Shigellosis is an infectious disease caused by a group of bacteria called Shigella. Most Shigella infections are the result of the bacterium passing from one person to another.
The spread of Shigella from an infected person to others can be stopped by frequent hand washing with soap.
The Shigella bacteria pass from one infected person to the next. Shigella are present in the diarrheal stools of infected persons while they are sick and for up to a week or two afterwards. Most Shigella infections are the result of the bacterium passing from stools or soiled fingers of one person to the mouth of another person.
Vegetables can become contaminated if they are harvested from a field with sewage in it. Flies can breed in infected feces and then contaminate food.
Water may become contaminated with Shigella bacteria if sewage runs into it, or if someone with shigellosis swims in or plays with it (especially in splash tables, untreated wading pools, or shallow play fountains used by daycare centers). Shigella infections can then be acquired by drinking, swimming in, or playing with the contaminated water.
Most people infected with Shigella develop diarrhea, fever, and stomach cramps starting a day or two after they are exposed to the bacteria. The diarrhea is often bloody.
Shigellosis usually resolves in 5 to 7 days. Persons with shigellosis in the United States rarely require hospitalization.
A severe infection with high fever may be associated with seizures in children less than 2 years old. Some persons who are infected may have no symptoms at all, but may still pass the Shigella bacteria to others.
Many different kinds of germs can cause diarrhea, so establishing the cause will help guide treatment.
Determining that Shigella is the cause of the illness depends on laboratory tests that identify Shigella in the stools of an infected person.
The laboratory can also do special tests to determine which antibiotics, if any, would be best to treat the infection.
Every year, about 14,000 cases of shigellosis are reported in the United States. Because many milder cases are not diagnosed or reported, the actual number of infections may be twenty times greater.
Shigellosis is particularly common and causes recurrent problems in settings where hygiene is poor and can sometimes sweep through entire communities.
It is more common in summer than winter. Children, especially toddlers aged 2 to 4, are the most likely to get shigellosis. Many cases are related to the spread of illness in child-care settings, and many are the result of the spread of the illness in families with small children.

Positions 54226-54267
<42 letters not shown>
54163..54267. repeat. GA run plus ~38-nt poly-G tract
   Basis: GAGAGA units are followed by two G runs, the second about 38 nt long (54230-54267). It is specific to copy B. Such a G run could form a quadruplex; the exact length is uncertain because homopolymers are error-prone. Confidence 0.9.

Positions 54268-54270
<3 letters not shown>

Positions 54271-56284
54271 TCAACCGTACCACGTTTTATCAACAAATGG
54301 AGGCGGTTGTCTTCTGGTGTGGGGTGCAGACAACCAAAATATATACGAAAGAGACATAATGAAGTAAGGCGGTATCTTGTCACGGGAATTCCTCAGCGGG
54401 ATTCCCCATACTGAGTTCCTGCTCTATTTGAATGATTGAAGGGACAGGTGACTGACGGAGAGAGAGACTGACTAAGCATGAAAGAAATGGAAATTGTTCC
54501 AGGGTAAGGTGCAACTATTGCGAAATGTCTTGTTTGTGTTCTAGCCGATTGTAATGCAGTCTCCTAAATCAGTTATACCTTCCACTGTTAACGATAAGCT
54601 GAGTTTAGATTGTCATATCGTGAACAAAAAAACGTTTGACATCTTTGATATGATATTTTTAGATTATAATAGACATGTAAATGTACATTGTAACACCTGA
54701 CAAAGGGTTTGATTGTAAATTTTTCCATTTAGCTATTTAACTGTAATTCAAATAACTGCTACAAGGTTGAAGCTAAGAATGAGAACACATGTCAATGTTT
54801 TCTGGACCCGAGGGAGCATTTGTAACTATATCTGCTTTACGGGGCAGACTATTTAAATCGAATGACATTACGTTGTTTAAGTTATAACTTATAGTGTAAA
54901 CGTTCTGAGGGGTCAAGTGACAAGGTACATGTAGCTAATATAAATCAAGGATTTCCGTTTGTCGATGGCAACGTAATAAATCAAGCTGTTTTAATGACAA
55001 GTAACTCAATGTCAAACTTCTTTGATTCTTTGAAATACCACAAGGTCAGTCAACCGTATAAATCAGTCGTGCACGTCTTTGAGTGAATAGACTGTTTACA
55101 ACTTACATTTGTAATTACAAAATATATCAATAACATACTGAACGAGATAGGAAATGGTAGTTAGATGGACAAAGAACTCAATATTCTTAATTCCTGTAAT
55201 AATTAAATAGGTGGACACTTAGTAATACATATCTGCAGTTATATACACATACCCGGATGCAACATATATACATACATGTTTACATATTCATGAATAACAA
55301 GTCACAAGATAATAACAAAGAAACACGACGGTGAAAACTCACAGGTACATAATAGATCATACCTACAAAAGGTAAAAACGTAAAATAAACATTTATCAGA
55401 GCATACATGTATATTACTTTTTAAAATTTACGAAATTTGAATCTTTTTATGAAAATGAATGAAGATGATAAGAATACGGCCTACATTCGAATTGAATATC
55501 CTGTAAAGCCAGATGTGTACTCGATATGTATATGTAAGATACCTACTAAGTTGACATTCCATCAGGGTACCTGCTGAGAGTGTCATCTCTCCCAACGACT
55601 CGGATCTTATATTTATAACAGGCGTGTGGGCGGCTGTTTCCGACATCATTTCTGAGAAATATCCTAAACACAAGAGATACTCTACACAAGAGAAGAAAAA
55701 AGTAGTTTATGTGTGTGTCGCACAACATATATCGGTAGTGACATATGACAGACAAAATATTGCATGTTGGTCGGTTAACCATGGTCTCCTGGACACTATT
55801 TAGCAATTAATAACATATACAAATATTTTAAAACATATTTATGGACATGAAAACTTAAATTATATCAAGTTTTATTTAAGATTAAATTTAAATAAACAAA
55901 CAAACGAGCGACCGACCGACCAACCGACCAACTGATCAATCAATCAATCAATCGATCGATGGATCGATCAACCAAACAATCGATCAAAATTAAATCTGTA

Persons with mild infections usually recover quickly without antibiotic treatment. However, appropriate antibiotic treatment kills Shigella bacteria, and may shorten the illness by a few days.
Some Shigella bacteria have become resistant to antibiotics. This means some antibiotics might not be effective for treatment. Using antibiotics to treat shigellosis can sometimes make the germs more resistant. Therefore, when many persons in a community are affected by shigellosis, antibiotics are sometimes used to treat only the most severe cases.
Antidiarrheal agents such as loperamide (Imodium®) or diphenoxylate with atropine (Lomotil®) can make the illness worse and should be avoided.
Persons with diarrhea usually recover completely, although it may be several months before their bowel habits are entirely normal.
About 2% of persons who are infected with one type of Shigella, Shigella flexneri, later develop pains in their joints, irritation of the eyes, and painful urination. This is called post-infectious arthritis. It can last for months or years, and can lead to chronic arthritis. Post-infectious arthritis is caused by a reaction to Shigella infection that happens only in people who are genetically predisposed to it.
Once someone has had shigellosis, they are not likely to get infected with that specific type again for at least several years. However, they can still get infected with other types of Shigella
Currently, there is no vaccine to prevent shigellosis. However, frequent and careful hand washing (with soap) is important among all age groups.
Basic food safety precautions and disinfection of drinking water prevents shigellosis from food and water. However, people with shigellosis should not prepare food or drinks for others until they have been shown to no longer be carrying the Shigella bacterium, or if they have had no diarrhea for at least 2 days.
At swimming beaches, having enough bathrooms and hand washing stations with soap near the swimming area helps keep the water from becoming contaminated.
Informing the public health department about cases of shigellosis is vital. It is important for clinical laboratories to send isolates of Shigella to the City, County or State Public Health Laboratory so the specific type can be determined. If many cases occur at the same time, it may mean that a restaurant, food or water supply has a problem that needs correction by the public health department.
If a number of cases occur in a day-care center, the public health department may need to coordinate efforts to improve hand washing among the staff, children, and their families.
When a community-wide outbreak occurs, a community-wide approach to promote hand washing and basic hygiene among children can stop the outbreak.
Improvements in worker hygiene during vegetable and fruit picking and packing may prevent shigellosis caused by contaminated produce.
The spread of Shigella from an infected person to other persons can be stopped by frequent and careful hand washing with soap.